When Alicia Dempster started her maternity leave in June 2019, she never dreamed that she would still be at home two and a half years later.
The Stouffville, Ont., woman fully intended to return to her job as an event planner for an area municipality after 15 months at home caring for her infant son and his toddler brother.
But COVID-19 derailed those plans. When her planned return-to-work date rolled around, the complete absence of public events meant the job she once had no longer existed. The alternative work her employer offered her — cutting grass and picking weeds with the parks department — seemed a poor match for her skills, so she opted to stay home “just a little longer.”
Now, her sons are five and two and a half and the Omicron variant is on the rise.
Like many Canadian women, Dempster is not only concerned about how long she’s been out of the workforce, but should she find a job, she knows she’ll be juggling the demands of work and parenting, including COVID tests and mandatory isolation every time one of her children gets a cough or the sniffles.
While recent data suggests a jobs recovery for working age women, the statistics fail to capture the whole picture, one in which many women are still struggling to balance work and family life.
Job quality over quantity
Early in the pandemic, much was written about the disproportionate toll of COVID-19 on the finances and career prospects of Canadian women.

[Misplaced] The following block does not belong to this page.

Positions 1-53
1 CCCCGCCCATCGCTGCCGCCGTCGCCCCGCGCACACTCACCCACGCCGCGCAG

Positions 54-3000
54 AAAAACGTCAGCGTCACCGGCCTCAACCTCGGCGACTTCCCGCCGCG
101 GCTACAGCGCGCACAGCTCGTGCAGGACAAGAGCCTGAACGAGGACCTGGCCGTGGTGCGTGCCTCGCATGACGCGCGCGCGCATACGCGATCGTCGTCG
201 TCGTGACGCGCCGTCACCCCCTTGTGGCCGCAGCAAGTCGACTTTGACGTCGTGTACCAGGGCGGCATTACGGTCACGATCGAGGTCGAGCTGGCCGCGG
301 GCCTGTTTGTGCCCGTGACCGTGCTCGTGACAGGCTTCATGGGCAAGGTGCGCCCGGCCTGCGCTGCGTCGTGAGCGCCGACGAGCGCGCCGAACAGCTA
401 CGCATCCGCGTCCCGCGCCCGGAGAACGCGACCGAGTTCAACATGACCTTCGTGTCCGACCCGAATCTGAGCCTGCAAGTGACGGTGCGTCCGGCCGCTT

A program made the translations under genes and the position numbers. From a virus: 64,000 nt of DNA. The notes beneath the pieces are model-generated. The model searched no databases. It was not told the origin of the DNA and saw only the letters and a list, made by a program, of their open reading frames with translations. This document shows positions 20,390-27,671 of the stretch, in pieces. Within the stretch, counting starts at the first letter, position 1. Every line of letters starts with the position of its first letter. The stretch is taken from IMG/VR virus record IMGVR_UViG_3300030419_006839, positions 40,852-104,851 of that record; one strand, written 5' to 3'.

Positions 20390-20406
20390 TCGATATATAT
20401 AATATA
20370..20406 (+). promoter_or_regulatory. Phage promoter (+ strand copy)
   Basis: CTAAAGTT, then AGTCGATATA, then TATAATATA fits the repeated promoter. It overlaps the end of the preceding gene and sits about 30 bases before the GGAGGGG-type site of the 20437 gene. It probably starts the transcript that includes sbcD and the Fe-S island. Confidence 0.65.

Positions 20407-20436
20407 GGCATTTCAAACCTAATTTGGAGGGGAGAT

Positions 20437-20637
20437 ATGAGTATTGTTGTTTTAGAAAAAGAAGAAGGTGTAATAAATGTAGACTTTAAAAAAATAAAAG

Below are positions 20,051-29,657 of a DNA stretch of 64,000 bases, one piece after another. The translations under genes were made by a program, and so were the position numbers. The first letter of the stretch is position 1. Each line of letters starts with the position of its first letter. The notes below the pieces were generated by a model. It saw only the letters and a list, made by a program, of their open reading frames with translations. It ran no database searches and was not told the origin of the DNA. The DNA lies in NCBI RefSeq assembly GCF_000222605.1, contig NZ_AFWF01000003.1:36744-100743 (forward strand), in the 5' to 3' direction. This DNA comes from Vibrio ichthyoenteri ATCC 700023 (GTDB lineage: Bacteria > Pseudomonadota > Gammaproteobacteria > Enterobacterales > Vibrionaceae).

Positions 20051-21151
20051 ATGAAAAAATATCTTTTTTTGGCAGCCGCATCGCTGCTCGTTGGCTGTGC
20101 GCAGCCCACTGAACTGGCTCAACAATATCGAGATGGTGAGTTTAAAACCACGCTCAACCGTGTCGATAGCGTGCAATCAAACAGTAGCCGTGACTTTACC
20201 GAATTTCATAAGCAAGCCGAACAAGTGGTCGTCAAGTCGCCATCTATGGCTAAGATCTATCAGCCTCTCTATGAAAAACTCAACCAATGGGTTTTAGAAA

Female-dominated industries like accommodation and food services were the hardest-hit by restrictions and lockdowns, and many women also suffered from a lack of child care as daycares and schools shut down in those early months.
Even one year on, in March 2021, employment among women remained about 5.3 per cent below where it sat in February 2020, compared to a drop of about 3.7 per cent for men, according to a report from the Labour Market Information Council.
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But as the economy gradually reopened over the summer and fall, women’s prospects improved. Canada as a whole caught up with its pre-pandemic job numbers in September of this year, and according to Statistics Canada, the only age group of women that has yet to recover to its pre-pandemic employment level is the 55-plus category.
“Now if you look at younger women, their employment rate is higher than it was before the pandemic. A little more than one percentage point higher,” said University of Calgary economist Trevor Tombe.
“It’s the same story for the 25-54 age group — their employment rate is one percentage point higher.”
But Armine Yalnizyan, a Toronto-based economist and the Atkinson Foundation’s Fellow on the Future of Workers, cautions against declaring the “she-cession” over. She pointed out that statistics offer an aggregate look at a population, and many individual women are still struggling with the impacts of the pandemic on their careers and finances.